Spin the Globe World Music

Google Groups
Subscribe to
Spin The Globe's
weekly news
Visit this group 

heard only on...

earball visions' Music & Dance photoset
selections from earball visions' Music & Dance photoset


















eXTReMe Tracker




World Music CD Reviews, March 2005


artist site

Lutherans are bred from childhood to sing in four-part harmony.
It's a talent that comes from sitting on the lap of someone singing
alto or tenor or bass and hearing the harmonic intervals
by putting your little head against that person's rib cage.
--Garrison Kiellor

Finland is chock full of Lutherans. Eighty-nine percent of them, if you believe the CIA. Maybe that accounts for the amazing harmonizing groups emerging from the smallish Nordic country. Burlakat comes from Rääkkylä, which just happens to also be the place that Värttinä calls home. Coincidence? Listen and decide for yourself. The music of Burlakat (which means "vagabonds" in the Karelian language) is focused on female vocals, and lyrics about love, courting, courage, nature, and death (the liner notes summarize in English), backed by strong arrangements and talented musicians. I'll never understand Finnish, but I know I enjoy this interplay of music and voices, which speaks to me on some primal level. Highly recommended.

©2005 Scott Allan Stevens, Earball Media

Metro Blue / EMI Brasil

buy CD/hear samples

Perhaps better known as a songwriter than a singer, Carlinhos Brown is one of Brazil's musical wonders. He burst onto the Brazilian scene whe Caetano Veloso recorded his song "Meia lua inteira" in 1989, and his songs have also been given voice by Brazilian stars Marisa Monte, Daude, Daniela Mercury, Gal Costa, and others. And while he's worked as part of the groups Timbalada and, more recently, Tribalistas, he's managed to release a handful of solo CDs as well. This compilation of his hits includes the international hit "A namorada" and 14 other upbeat tracks. The upshot is that Brown, while a celebrated songwriter, loves energetic arrangements and avails himself of a full batteria of percussion and rhythm. Some funk here, some R&B there, a sprinkle of reggae...but all with indisputable Brazilian roots. Some world music fans may find too much pop in some tracks, but overall it's a solid, accessible collection, marred mainly by the too-brief liner notes.

©2005 Scott Allan Stevens, Earball Media

World Village

artist site : buy CD/hear samples

Does your list of Latin nations include the Czech Republic? If not, this CD may have you shifting your musical boundaries. The Czech-born New York resident says Chilean frieds of her parents gave the family Inti-Illimani records that she listened to as a kid. Growing up in Seattle after emigrating to the US as a teenager, Topferova learned Spanish and hung out with the Latino kids. The depth of her connection to Latin music is apparent on La Marea, on which her smoky voice blends beautifully with the music on the 10 original songs. Almost stealing the show is the harp of Edmar Casteñeda, elegant, passionate, and precise. Supporting musicians include Yulia Musayelyan (flute), Chris Komer (French horn), Chris Eddleton (drums) and a variety of others. The liner notes include full translations of the Spanish-language lyrics, and even in English translation the quality of her imagery shines through. Topferova is a young talent to keep an ear on.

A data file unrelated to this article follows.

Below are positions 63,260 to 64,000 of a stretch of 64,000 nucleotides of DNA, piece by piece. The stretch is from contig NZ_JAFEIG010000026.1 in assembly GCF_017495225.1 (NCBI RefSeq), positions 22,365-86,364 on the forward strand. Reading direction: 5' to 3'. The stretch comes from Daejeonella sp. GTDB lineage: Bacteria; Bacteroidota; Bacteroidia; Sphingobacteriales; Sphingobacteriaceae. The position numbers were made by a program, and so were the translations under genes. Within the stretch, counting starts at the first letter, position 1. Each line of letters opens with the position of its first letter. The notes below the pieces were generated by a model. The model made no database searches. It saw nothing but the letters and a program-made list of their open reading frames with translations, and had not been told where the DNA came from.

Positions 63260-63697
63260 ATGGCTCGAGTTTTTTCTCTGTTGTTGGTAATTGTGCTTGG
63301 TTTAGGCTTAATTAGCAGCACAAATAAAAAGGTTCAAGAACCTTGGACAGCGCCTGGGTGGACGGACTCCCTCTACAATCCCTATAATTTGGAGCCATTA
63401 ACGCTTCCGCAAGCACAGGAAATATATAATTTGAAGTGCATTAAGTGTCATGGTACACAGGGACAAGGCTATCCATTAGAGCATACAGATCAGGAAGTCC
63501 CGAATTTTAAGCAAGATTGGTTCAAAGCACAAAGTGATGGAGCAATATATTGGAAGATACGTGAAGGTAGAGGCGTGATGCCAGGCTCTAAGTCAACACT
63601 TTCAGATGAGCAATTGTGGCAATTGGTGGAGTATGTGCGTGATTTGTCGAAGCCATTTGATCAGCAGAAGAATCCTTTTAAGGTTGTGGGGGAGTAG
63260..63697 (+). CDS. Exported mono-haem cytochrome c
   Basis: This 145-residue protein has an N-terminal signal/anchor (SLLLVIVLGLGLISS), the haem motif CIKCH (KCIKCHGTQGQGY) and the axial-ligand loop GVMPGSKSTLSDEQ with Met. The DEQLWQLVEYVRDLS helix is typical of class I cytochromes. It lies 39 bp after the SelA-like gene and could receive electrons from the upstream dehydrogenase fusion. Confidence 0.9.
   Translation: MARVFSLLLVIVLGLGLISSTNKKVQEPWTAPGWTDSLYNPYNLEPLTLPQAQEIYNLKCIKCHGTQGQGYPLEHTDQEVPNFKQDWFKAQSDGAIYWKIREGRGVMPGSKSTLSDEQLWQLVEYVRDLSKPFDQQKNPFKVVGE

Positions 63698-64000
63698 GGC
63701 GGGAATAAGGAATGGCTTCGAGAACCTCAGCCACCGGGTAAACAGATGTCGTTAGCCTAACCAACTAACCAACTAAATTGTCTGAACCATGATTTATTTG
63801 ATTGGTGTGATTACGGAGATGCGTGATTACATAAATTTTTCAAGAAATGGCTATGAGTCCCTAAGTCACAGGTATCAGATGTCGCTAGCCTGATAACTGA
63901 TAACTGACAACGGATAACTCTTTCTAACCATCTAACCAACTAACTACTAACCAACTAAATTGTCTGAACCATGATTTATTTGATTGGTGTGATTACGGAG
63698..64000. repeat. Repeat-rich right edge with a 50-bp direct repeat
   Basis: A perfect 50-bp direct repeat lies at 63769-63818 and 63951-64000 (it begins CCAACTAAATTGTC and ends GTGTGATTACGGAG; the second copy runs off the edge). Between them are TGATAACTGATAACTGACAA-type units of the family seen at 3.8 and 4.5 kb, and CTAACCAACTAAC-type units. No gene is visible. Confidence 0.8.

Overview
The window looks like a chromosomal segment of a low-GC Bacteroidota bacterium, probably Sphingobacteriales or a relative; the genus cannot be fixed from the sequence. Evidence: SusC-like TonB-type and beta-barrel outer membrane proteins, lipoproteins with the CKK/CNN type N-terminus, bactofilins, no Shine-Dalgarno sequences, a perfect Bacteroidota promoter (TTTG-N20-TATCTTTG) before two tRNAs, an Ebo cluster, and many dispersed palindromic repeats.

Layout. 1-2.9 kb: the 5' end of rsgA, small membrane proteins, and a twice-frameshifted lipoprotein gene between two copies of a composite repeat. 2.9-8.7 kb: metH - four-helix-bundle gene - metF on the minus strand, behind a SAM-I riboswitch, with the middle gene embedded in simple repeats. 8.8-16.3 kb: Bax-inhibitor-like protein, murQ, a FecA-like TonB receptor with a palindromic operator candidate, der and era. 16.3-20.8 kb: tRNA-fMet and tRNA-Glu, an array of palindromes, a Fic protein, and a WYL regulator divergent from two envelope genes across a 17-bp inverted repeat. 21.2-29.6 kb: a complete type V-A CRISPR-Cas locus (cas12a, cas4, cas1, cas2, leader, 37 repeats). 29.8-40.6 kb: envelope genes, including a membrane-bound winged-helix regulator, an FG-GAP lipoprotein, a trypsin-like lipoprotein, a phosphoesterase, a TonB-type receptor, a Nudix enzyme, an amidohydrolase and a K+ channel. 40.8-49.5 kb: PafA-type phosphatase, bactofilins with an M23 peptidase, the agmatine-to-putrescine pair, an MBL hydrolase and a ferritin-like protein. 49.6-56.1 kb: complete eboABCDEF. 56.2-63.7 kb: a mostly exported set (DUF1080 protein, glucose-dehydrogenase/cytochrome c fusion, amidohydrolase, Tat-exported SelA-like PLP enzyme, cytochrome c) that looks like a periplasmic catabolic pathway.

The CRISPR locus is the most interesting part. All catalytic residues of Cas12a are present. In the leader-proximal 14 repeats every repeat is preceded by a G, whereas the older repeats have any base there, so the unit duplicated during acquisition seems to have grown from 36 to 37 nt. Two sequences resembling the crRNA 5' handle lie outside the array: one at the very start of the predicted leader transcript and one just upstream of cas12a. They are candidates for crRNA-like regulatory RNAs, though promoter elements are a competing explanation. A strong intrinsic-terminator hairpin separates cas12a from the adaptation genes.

©2005 Scott Allan Stevens, Earball Media

World Music Network

buy CD/hear samples

Boogaloo! The very word is a party in itself. Even more so with 18 great tracks on one convenient CD, so you don't have to track down those LPs from the 1960s and '70s. Sure you could read Sue Steward's helpful history of boogaloo and the artists who created and defined it. But mostly you'll want to crank up this disc and dance, from the slow burn of Pete Rodriguez's "Do the Boogaloo" to the tongue-twisting energy of Celia Cruz's "Tumbaloflesicodelicomicoso." Apparent throughout the CD are the elements of US soul and R&B that fused with Latin roots to create boogaloo. Songs like the English-language "Oh Yeah" by the Joe Cuba Sextet will have you shouting along. And then there's the grand finale: The Gilberto Sextet's cover of "Good Lovin'." So cheesy, so retro, so wonderful! And for those of us who weren't in New York when boogaloo got hot, this album is a time machine in a little plastic box.

©2005 Scott Allan Stevens, Earball Media

Wood Productions

artist site

Attentive Spin the Globe fans will be aware of the native yoik singing style of the Sámi people of northern Scandinavian lands. But here's something new. Combine yoik with, from far warmer climes, the ney flute and the oud. And throw in some programming and rock'n'roll drum kit for good measure. The result is the Sámi-language music of Vilddas (which means "untamed" or "frisky" in Sámi). Marko Jouste and Mikko Vanhasalo have studied music in Turkey, so they know that side of the mix. But how well does it blend with the other elements? The title track kicks off the album with a driving beat and a male chorus chant, over which soars the voice of Annukka Hirvasvuopio. Like maybe a group of Sámi Hare-Krishnas performing at a blues festival in Ankara. Far quieter and subtler is "Go Moai Leimme Mánat (When We Were Kids)," a swinging jazz quartet with vocal harmony by Annukka and Marko. With its strong lead oud, prominent cymbals, and forceful vocals, "Vilges Suola (White Thief)" could just as easily be a Palestinian folk song, to those of us who speak neither language. Annukka's voice stands alone on the marriage song "Moarseluohti," and explores speed and unusual tonal territory on "Dánses Lille Sárá (Dance Little Sárá)." It's hard to describe music that is unlike so much of the world fusion on the shelf. But to my ear, the unique blend provides engaging listening. Vilddas, with a new album now in the works, will be a band for the adventurous listener to watch for.

©2005 Scott Allan Stevens, Earball Media